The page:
Cincinnati Enquirer - May 22, 1980
Phils Leave Reds 9-8 Memory
By Ray Buck, Sports Reporter
PHILADELPHIA – A bad hop double. A dropped ball in right field. Another defeat. A probable strike tonight if today's negotiations don't produce results.
It was a little too much for the Cincinnati Reds to absorb Wednesday night. They just sort of sat there, staring into space and wishing it would all go away.
Dave Collins dropped a double play line drive to right field in the bottom of the ninth inning that allowed pinch-runner Lonnle Smith who had foolishly broken off second base with only one out and was rounding third-to score the winning run off Tom Hume.
Philadelphia Phillies 9, Cincinnati Reds 8. Marvin Miller and Ray Grebey should be so close.
Mike Schmidt opened the ninth with a smash to third baseman Ray Knight that bad-hopped over his head and into the left-field corner.
"It's a routine play if the ball doesn't go haywire," said Knight, who drove in four runs, including the go-ahead run at 8-7 with his second triple of the game. "It nicked me in the ear. The worst hop I've had playing third base."
Luzinskl followed with an RBI single for the tying run and, when pinch-hitter Del Unser walked for winning pitcher Ron Reed (2-0), Lonnie Smith ran for Luzinski.
Manny Trillo hit a line drive to Collins, who had moved to right field in the fourth inning when Ken Griffey went out with a soreness in his left knee, which had surgery last August.
Collins seemed to have it, then it caromed off his chest and the game was over.
"I missed it," Collins said. "I took my eye off the ball to see where the runner was. When it came out of the lights, it fishtailed. It hit the heel of my clove. I should have had it."
Adding to Collins' misery, Phils pitchers snapped his hitting streak at 15 games. The disconsolate Collins said grimly, "I'm not happy with the way I played tonight. I didn't contribute offensively and then defensively, I cost us the game."
Hume, who followed Tom Seaver, Mario Soto and Paul Moskau to the mound – lost his fourth in seven decisions.
AFTER THE Reds scored three times off Phlllie starter Larry Christenson in the first – Knight ripping a bases-loaded triple – Seaver walked four batters in the bottom of the first, including reserve infielder Ramon Avlles, subbing for sore-backed Larry Bowa, with the bases loaded. Garry Maddox had a two-run single in the inning.
Seaver departed in the second after serving back-to-back home runs to major league leader Luzlnski – who has hit the last four of his 11 home runs during a span of six at-bats – and rookie catcher Keith Moreland, his first in the majors. It was 6-3, Phillies.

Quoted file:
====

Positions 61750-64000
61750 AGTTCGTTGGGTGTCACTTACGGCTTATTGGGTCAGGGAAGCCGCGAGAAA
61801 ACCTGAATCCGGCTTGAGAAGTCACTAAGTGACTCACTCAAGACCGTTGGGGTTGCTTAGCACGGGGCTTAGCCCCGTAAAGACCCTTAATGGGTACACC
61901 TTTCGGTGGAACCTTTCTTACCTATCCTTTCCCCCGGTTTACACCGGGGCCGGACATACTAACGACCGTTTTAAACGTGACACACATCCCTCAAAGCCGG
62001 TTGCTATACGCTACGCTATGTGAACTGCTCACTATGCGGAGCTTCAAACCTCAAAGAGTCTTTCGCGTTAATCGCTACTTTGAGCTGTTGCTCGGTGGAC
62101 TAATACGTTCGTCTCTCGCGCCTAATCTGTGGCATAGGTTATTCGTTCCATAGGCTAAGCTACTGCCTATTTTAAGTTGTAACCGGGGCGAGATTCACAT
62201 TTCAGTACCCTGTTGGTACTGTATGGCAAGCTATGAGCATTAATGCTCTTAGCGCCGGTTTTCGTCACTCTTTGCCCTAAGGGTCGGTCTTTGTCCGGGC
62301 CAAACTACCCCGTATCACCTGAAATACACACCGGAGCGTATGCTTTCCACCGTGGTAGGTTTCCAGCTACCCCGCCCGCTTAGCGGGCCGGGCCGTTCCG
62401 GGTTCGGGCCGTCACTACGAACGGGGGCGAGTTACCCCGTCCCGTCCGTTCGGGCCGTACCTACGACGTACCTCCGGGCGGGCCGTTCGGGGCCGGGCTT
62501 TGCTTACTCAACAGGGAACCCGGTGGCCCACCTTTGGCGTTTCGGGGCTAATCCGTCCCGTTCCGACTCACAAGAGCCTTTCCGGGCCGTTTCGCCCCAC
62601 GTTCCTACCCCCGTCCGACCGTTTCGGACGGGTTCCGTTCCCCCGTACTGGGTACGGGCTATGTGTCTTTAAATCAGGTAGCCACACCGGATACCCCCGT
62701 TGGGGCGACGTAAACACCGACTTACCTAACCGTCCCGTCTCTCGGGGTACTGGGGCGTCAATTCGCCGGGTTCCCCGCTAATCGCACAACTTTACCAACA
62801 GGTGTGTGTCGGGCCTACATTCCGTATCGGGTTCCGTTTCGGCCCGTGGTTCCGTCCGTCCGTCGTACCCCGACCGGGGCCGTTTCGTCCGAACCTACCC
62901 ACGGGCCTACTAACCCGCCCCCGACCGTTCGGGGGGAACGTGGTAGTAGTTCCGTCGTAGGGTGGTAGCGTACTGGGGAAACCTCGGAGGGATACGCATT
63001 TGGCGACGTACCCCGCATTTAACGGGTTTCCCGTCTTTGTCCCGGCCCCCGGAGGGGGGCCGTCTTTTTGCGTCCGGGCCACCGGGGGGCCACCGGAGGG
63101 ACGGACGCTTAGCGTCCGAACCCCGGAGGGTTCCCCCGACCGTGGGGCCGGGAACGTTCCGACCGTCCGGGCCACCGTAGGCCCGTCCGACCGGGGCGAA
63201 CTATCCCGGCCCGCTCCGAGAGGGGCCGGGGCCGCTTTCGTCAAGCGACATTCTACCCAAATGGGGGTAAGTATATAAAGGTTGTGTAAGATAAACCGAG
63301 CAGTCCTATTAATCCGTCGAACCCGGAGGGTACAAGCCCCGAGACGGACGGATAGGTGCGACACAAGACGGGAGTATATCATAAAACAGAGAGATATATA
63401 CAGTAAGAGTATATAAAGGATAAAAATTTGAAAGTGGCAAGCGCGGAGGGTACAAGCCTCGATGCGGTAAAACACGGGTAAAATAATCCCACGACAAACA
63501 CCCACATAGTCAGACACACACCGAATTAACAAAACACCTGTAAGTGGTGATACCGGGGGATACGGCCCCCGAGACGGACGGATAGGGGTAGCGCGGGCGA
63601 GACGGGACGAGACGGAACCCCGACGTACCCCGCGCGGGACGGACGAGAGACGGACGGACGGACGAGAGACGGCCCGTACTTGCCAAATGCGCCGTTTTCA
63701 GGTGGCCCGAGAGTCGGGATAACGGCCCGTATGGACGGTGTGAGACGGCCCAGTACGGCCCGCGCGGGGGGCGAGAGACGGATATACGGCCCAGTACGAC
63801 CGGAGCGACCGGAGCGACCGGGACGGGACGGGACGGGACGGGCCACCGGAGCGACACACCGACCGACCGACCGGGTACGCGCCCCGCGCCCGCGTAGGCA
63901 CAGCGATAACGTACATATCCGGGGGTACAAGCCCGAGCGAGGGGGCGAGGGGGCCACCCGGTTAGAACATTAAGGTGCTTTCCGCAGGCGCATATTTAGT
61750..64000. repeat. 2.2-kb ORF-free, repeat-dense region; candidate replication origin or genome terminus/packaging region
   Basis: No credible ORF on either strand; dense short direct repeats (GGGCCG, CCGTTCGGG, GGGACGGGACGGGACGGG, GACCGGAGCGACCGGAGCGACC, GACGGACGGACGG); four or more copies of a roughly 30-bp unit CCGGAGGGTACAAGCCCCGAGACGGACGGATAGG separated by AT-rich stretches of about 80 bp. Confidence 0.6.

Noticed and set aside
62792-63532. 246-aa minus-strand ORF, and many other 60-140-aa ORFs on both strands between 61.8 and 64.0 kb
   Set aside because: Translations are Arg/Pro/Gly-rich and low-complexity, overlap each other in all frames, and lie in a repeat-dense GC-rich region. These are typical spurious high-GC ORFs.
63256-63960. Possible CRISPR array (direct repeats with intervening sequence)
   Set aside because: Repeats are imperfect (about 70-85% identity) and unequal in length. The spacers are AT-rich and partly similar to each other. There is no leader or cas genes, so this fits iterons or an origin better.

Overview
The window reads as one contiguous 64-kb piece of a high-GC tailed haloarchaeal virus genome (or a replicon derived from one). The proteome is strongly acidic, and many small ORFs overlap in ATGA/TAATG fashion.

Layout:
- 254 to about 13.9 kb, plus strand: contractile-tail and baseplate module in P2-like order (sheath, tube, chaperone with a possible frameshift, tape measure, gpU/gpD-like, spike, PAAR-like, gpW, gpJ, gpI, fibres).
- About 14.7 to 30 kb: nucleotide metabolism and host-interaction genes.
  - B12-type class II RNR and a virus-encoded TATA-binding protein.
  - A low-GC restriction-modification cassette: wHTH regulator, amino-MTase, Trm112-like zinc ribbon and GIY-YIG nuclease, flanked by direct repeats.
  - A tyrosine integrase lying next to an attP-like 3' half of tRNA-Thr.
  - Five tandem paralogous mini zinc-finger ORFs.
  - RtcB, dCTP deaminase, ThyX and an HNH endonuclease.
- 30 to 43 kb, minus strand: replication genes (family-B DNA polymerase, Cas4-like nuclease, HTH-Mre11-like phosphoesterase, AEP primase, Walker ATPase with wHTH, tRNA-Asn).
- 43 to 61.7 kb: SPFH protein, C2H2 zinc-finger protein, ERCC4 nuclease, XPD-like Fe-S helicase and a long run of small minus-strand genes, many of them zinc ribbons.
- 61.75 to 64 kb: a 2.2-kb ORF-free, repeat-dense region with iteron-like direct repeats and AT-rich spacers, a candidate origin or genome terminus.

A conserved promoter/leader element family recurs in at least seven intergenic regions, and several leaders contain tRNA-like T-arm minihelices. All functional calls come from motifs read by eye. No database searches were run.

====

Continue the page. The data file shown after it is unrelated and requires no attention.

Soto served up Aviles' first major league homer in the third.
The Reds chased Christenson in the fourth with singles by Driessen and Knight, Johnny Bench's two-run double and Ron Oester's single. Following a walk, Bench scored on Junior Kennedy's groundout.
The Reds tied it at 7-7 against Kevin Saucier in the fifth. Rick Auerbach lashed a pinch-triple to right-center field and scored or Kennedy's bloop double.
Phillies like Moskau Despite Fans
By Ray Buck, Sports Reporter
PHILADELPHIA – The Phillies are reportedly licking their lips over Paul Moskau and have expressed such interest to the Reds. Since the Reds have been shopping around for a backup catcher the past couple of weeks, the name of Keith Moreland has surfaced. Moreland is the Phillies' 26-year-old reserve catcher who can hit.
Moskau and Dave Tomlin were jumped by four college-aged youths just outside the hotel (located on the University of Pennsylvania campus) early Wednesday morning and a brief scuffle followed.
"They were Phillie fans and had been at the game," said Moskau, who pitched three hitless innings of relief Tuesday night. "They called to us. I thought they just wanted to say something. Then all of a sudden they started swinging. It was over in 30 seconds. The police were right there."
Said Reds' pitching coach Bill Fischer about the incident: "If Ray Knight had been there, they (four youths) would've been stacked in a neat pile and waiting for the ambulance."
Reds President Dick Wagner reported that results of Davey Concepcion's preliminary examination for a nerve problem in his right leg at Christ Hospital Tuesday were "very good."
Concepcion began feeling pain beneath the little toe on his right foot last Saturday morning. By that afternoon, it had reached his buttocks.
"If there is a strike, we'll know what to do with him," Wagner said of Concepcion. "And if there's a strike, we'll follow through on all medical attention."